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Given a linear transformation $T:B\to W$ defined on a subspace $B$ of $V$, I want to define a function $f: V\to W$ such that $f|_B = T$ and it’s also linear. I know that $B$ has a complement $M$ such that V = B + M (direct sum) and define $f$ to have the same values of $T$ on $B$ and value $0$ on $M$, but I don’t know how to prove that $f$ is linear. In particular, I’m stuck on showing for $v_1\in B, v_2\in M$ (none of two are zero, the cases with zeros is also ok). Any help?

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  • $\begingroup$ Write all the conditions and the conclusion using formulas, and it will be trivial. $\endgroup$ – W. mu Jan 27 '18 at 3:39
  • $\begingroup$ $f(v_1)+f(v_2)=f(v_1)=T(v_1)$ and $f(v_1+v_2)=0$. I can’t see why they must be equal. $\endgroup$ – AnalyticHarmony Jan 27 '18 at 3:51
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Since $V=M \oplus B$, every element in $V$ can be written uniquely as $v = m + b$, for $m \in M$ and $b \in B$.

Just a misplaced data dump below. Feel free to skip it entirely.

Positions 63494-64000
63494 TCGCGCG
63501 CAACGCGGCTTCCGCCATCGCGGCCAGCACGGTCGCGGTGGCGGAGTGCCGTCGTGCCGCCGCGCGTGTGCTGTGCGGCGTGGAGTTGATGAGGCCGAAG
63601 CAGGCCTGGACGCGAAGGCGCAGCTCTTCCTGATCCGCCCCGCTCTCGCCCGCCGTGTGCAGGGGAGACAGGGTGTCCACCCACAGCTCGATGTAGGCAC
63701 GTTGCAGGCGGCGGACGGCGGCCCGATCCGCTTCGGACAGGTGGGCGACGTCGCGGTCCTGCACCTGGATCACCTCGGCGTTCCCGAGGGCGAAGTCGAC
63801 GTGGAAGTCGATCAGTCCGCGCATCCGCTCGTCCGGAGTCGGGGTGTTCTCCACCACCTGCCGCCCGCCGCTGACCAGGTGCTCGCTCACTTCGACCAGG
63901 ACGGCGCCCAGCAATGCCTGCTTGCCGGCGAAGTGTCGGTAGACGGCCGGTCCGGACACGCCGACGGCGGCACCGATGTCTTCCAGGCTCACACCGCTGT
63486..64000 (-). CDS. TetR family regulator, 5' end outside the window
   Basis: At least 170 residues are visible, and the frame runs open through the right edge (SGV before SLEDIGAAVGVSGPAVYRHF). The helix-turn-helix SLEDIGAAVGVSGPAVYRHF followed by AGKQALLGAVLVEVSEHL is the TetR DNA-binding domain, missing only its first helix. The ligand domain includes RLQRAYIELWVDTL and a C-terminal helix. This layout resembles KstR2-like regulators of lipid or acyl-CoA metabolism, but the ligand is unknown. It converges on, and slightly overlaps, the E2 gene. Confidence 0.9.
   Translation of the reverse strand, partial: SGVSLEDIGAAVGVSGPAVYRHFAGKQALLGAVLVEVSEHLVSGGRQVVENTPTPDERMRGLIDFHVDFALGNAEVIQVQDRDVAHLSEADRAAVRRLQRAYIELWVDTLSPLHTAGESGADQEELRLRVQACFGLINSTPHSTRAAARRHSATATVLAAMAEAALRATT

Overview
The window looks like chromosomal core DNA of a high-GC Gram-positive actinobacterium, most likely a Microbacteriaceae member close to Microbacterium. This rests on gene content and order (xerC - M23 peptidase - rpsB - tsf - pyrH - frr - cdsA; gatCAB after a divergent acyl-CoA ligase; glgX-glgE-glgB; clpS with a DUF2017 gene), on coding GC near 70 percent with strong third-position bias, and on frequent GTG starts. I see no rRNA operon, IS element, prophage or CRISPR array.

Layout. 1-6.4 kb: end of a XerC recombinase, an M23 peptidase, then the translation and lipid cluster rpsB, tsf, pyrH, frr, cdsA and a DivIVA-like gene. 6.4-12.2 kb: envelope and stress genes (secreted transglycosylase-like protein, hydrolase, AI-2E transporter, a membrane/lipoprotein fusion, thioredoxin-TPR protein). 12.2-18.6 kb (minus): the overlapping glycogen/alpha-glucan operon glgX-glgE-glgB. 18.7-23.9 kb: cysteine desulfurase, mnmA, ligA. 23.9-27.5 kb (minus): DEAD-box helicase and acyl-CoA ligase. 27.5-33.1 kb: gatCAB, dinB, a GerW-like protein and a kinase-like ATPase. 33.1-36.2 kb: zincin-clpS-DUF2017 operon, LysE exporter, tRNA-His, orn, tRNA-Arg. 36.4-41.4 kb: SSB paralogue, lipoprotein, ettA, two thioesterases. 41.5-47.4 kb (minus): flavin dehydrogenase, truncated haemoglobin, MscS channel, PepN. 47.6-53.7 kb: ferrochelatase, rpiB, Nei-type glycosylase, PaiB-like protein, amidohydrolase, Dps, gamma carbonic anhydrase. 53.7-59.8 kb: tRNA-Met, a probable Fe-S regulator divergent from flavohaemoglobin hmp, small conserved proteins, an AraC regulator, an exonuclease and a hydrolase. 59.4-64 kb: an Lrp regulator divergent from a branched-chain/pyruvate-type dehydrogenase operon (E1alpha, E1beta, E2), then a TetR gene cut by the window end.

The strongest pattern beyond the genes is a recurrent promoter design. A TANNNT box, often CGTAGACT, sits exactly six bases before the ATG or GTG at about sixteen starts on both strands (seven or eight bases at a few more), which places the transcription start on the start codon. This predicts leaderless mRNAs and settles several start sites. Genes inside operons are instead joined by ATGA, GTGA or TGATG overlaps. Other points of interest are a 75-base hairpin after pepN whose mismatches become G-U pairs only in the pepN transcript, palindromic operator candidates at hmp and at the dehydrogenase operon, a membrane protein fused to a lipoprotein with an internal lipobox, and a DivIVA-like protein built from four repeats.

Define the extension $\bar{f}$ of $f$ on $V$ as follows:

$\bar{f}(v):= f(b)$, if $v = m + b$.

We claim that this is linear. Given $v_1 = m_1 + b_1$ and $v_2 = m_2 + b_2$, we have

$\bar{f}(v_1 + v_2):= f(b_1 + b_2) = f(b_1) + f(b_2)=: \bar{f}(v_1)+\bar{f}(v_2)$,

where the second equality follows since $f$ is linear on $B$ by definition.

Now given $\alpha \in \Bbb R$ and $v = m + b \in V$, we have

$\bar{f}(\alpha v):=f(\alpha b) = \alpha f(b)=: \alpha \bar{f}(v)$

since $f$ is linear.

Since $v_1,v_2$ are arbitrary, $\bar{f}$ is linear and clearly extends $f$.

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  • $\begingroup$ Ok, but this is not the function I have defined, isn’t? The way I have defined will make the extension not linear? $\endgroup$ – AnalyticHarmony Jan 27 '18 at 3:58
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    $\begingroup$ @NoGoodAtMath This is exactly the function you have described in your post and it is linear. $\endgroup$ – 3-in-441 Jan 27 '18 at 3:59

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